Deep retrofit work to be funded from energy body’s 2020 budget
Bruton reversal of decision to end scheme may need €8m for work on 302 households
Minister for the Environment Richard Bruton: said it was unfair on householders who had applied on time for retrofits to have to wait indefinitely for a decision. Photograph: Tom Honan
The estimated €8 million to fund the additional 302 households that may be eligible to have deep retrofit work carried out on their homes will come out of next year’s capital budget for the Sustainable Energy Authority of Ireland (SEAI), it has been confirmed.
The scheme, a pilot project, ended with immediate effect earlier in August when the SEAI said it did not have the funds to pay grants to all the home owners who had applied.
There was a substantial surge of applicants in the run-up to the July 19th deadline. The funding available to the SEAI meant it could only complete 12 projects in 2019, with the other 54 schemes (involving a total of 302 homes) being informed no funds would be available.
Last week, Minister for Communications and Climate Action Richard Bruton announced he was reversing the decision and all 302 homes could now apply for grants.
However, the completion dates and funding have been pushed back to 2020, with the money coming out of next year’s capital allowance.
The total allotted to the deep retrofit scheme this year is €10 million. The initial budget was for €7 million. However an additional €1.5 million was reallocated from another SEAI project when it became clear the interest in the scheme had escalated rapidly. The department also allotted an additional €1.5 million for the scheme in July.
But even with the additional funding, it became apparent to the SEAI and the department as early as June that it would not cover all the applicants. The SEAI made a submission to the department outlining a number of options including extending the scheme until next year.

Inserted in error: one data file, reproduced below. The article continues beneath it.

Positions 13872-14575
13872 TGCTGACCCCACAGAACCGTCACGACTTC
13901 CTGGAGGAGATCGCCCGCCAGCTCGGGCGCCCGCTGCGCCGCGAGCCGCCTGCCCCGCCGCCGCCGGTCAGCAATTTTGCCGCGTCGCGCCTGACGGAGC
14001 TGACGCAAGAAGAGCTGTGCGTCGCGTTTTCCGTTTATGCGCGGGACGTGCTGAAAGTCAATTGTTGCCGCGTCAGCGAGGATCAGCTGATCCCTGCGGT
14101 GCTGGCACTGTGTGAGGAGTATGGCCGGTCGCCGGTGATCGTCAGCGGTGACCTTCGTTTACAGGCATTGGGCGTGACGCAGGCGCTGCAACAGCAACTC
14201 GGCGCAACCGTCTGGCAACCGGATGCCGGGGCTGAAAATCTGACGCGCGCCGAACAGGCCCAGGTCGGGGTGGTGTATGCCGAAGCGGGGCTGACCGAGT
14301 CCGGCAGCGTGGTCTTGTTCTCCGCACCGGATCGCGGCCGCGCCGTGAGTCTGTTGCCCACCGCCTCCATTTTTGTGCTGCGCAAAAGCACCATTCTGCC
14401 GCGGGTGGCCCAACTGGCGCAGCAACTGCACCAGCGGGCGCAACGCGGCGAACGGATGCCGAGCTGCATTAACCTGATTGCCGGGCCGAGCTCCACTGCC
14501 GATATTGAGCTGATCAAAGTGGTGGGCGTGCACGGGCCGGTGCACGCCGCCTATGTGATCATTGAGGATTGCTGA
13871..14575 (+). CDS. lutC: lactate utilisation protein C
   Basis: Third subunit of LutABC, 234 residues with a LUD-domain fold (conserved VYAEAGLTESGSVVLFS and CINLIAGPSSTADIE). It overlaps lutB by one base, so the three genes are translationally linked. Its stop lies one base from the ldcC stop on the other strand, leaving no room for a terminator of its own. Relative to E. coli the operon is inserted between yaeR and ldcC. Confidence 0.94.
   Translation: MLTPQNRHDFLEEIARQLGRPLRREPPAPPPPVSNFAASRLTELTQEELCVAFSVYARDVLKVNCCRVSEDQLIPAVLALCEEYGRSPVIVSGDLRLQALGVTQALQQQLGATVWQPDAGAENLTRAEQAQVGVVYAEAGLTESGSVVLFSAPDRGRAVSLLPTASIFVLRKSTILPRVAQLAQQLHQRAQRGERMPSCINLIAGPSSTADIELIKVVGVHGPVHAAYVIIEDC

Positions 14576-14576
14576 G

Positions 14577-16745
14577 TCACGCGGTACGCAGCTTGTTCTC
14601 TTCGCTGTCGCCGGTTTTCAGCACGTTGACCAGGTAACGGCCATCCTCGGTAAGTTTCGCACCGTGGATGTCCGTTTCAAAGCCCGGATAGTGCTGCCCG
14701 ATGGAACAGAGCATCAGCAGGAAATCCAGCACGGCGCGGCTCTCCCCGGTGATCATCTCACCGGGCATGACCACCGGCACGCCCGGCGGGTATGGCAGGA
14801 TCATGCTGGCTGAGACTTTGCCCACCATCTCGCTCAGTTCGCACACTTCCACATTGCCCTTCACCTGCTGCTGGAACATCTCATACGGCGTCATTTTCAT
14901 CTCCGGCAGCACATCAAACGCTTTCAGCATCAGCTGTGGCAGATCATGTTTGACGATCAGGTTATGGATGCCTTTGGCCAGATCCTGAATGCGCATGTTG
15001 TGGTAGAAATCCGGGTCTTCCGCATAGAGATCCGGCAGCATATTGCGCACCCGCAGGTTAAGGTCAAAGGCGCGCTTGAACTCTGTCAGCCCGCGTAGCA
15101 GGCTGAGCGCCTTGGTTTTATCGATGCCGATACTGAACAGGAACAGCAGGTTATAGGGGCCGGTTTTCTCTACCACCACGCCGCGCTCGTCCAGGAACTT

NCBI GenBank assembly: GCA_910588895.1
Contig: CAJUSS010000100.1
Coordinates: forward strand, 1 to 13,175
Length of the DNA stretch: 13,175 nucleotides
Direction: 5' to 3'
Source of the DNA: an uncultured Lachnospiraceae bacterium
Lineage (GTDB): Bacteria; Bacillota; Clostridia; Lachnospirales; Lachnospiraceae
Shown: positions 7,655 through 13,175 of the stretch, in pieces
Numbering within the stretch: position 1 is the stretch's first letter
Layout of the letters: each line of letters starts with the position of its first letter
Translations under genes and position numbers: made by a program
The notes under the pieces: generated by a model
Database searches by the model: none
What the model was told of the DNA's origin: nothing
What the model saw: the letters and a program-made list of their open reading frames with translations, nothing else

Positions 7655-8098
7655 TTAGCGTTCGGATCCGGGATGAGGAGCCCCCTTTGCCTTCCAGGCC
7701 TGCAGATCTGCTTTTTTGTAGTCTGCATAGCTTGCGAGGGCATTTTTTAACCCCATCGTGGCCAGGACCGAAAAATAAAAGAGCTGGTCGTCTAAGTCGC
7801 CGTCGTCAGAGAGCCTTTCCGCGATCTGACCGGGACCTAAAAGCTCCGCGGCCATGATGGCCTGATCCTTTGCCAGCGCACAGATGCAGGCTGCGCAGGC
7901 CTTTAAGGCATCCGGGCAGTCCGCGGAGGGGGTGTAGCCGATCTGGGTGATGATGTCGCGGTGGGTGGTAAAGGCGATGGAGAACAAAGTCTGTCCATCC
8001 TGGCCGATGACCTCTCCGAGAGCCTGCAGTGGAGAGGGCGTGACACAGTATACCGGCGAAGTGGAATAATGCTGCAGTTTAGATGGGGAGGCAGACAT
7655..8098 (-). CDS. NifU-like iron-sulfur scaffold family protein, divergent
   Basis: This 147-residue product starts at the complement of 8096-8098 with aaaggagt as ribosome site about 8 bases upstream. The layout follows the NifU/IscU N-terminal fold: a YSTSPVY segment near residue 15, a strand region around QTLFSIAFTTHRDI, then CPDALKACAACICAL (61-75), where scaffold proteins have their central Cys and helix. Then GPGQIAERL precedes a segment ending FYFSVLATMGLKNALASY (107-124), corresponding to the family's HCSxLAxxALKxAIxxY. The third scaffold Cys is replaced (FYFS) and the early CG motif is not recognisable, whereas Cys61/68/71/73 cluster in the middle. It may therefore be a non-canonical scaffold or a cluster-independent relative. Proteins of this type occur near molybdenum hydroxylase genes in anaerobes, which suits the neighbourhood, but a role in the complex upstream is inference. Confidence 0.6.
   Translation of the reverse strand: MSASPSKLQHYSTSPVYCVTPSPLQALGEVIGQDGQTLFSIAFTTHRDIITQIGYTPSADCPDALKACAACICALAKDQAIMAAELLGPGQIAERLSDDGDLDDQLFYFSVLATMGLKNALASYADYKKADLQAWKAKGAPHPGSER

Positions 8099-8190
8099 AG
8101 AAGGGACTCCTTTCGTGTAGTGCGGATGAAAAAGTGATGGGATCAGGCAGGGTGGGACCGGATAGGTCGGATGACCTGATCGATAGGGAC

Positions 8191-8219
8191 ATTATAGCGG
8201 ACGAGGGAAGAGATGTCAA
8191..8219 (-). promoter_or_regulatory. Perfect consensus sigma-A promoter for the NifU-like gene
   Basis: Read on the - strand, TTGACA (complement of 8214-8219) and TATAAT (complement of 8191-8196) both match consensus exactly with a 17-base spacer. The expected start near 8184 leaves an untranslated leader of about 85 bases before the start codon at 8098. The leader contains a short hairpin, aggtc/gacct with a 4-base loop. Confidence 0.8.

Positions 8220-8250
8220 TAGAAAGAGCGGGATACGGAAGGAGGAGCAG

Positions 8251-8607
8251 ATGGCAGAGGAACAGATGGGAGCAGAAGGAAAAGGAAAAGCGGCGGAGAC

However, with the funding situation remaining unclear, the SEAI decided on August 13th to suspend the scheme with immediate effect. In outlining his reasons for reversing the decision this week, Mr Bruton said it was unfair on those householders who had applied on time to have to wait indefinitely for a decision.
While it was a pilot scheme, and households were told not to begin work until the grant was approved, most had begun preliminary construction work including demolition. Retrofitting an old house to bring it up to A3 energy standard can cost more than €100,000, although the average cost is closer to €50,000.
The scheme gave householders a grant worth slightly more than half the total cost of refurbishment.
A spokeswoman for the department said €1.2 million has been paid in grants so far in 2019. An additional €9 million will be paid in grants to projects already given grant approval.
“Following the Minister’s announcement this week, an additional 54 applications involving over 300 homes will now be assessed and honoured (where successful) under the 2019 application guidelines, as opposed to after an evaluation of the scheme.
“Given the nature of the projects and the extent of the work to be completed, most of the grant payments will be made in 2020.”